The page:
By their own definition, Back to Back Theatre “create theatre with people who are perceived to have a disability”. They play with some of the crueller sides of humanity in their show Ganesh versus The Third Reich. But as they go about demonstrating doubt, disillusion and painfully fierce conflict, they bizarrely and quite brilliantly manage to keep me smiling for most of their imperfect show.
The key to their success is communicating when the joke’s over and Back to Back are experts at creating that shift that occurs when we have to stop laughing and start asking questions. For me, their brilliance is in their blatancy and if you know what a ‘gulab jamun’ is you’re in for a few extra special treats.
They begin with Mark, who’s being coaxed into playing a Jew in Brian’s play which sees the Hindu deity Ganesh make his way through ’40s Germany to reclaim the swastika for India. Humanity, Brian’s script exaggerates, is at stake. But Mark has problems speaking clearly so it’s useful that Simon, the coaxer, goes about his task with yes or no questions “do YOU want to be a JEW?” he asks slowly and surely. “Yeah” comes the nonchalant reply.
But Simon Laherty, Mark Deans, Brian Tilley and Scott Price are all volunteering themselves to be deemed “intellectually challenged” as their director David points out, by simply being in a Back to Back show. And that gets Scott questioning loudly and relentlessly whether they are the right people for the job. Does Mark really understand the difference between fiction and reality? Does it matter that Simon knows nothing about Jewish people? And is it ok for a bunch of Australian white guys who are neither Hindus, nor Jews nor Germans to be the ones sending a sweet-toothed Ganesh off to face Hitler?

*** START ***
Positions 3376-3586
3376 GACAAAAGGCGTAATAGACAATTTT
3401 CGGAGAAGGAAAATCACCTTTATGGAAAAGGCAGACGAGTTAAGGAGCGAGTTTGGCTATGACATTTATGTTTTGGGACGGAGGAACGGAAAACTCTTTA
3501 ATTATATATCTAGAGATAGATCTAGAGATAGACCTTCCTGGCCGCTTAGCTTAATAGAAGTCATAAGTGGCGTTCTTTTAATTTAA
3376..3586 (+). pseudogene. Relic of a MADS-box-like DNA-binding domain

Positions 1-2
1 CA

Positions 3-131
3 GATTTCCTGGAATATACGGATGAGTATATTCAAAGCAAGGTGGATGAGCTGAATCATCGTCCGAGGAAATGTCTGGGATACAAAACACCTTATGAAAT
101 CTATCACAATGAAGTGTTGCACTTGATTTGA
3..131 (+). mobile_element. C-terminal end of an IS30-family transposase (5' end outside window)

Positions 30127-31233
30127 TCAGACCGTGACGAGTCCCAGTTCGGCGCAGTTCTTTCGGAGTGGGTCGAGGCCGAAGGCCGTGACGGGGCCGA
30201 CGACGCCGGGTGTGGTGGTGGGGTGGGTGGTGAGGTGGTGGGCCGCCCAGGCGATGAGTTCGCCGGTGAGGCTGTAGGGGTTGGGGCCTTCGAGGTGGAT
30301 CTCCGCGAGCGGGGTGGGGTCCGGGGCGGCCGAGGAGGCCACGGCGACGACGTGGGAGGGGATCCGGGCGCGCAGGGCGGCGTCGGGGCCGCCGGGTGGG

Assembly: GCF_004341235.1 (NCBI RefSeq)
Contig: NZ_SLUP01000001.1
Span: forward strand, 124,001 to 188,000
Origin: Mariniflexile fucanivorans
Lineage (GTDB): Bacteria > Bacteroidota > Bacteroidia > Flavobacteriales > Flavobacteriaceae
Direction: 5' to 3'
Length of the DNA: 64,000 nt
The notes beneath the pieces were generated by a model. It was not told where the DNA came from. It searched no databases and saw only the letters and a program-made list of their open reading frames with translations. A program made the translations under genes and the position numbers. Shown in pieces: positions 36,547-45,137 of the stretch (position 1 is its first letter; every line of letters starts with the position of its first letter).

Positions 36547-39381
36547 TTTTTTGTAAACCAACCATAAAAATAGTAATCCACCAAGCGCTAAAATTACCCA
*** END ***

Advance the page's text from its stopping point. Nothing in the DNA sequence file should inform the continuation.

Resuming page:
Complex, fascinating and determined already, the company add another layer of poignancy when in the opening moment of their show, Ganesh meets a Nazi who is fascinated by abnormality and Simon’s character is saved from a gas chamber to be experimented on.
As they reveal the process of arguments that occur behind the scenes, Ganesh versus The Third Reich questions not just the ethics of story telling but where the story begins and ends as it seeps into the rehearsal room. And this is where the humour comes in. In keeping themselves in check these performers say the most explicit things. Scott is as frank as you like about his cast mates and David rebuts his accusations with equal and increasing aggressiveness. Together they chart the complex communications and misunderstandings that occur under such pressure which is made particularly explicit when you have a character like Mark. “Did he just say ‘Get fucked, Scott?’” David has to clarify. Yeah, he did.
When David becomes increasingly heady on power and revels in his theatrical clichés, you also wonder, what makes him the right man for the job? This comes into question in a deeply haunting final scene that sees Mark seal the show with his own vulnerability in a moment that demonstrates the cold-blooded edge in us all. I feel like I’ll be talking about this show for years.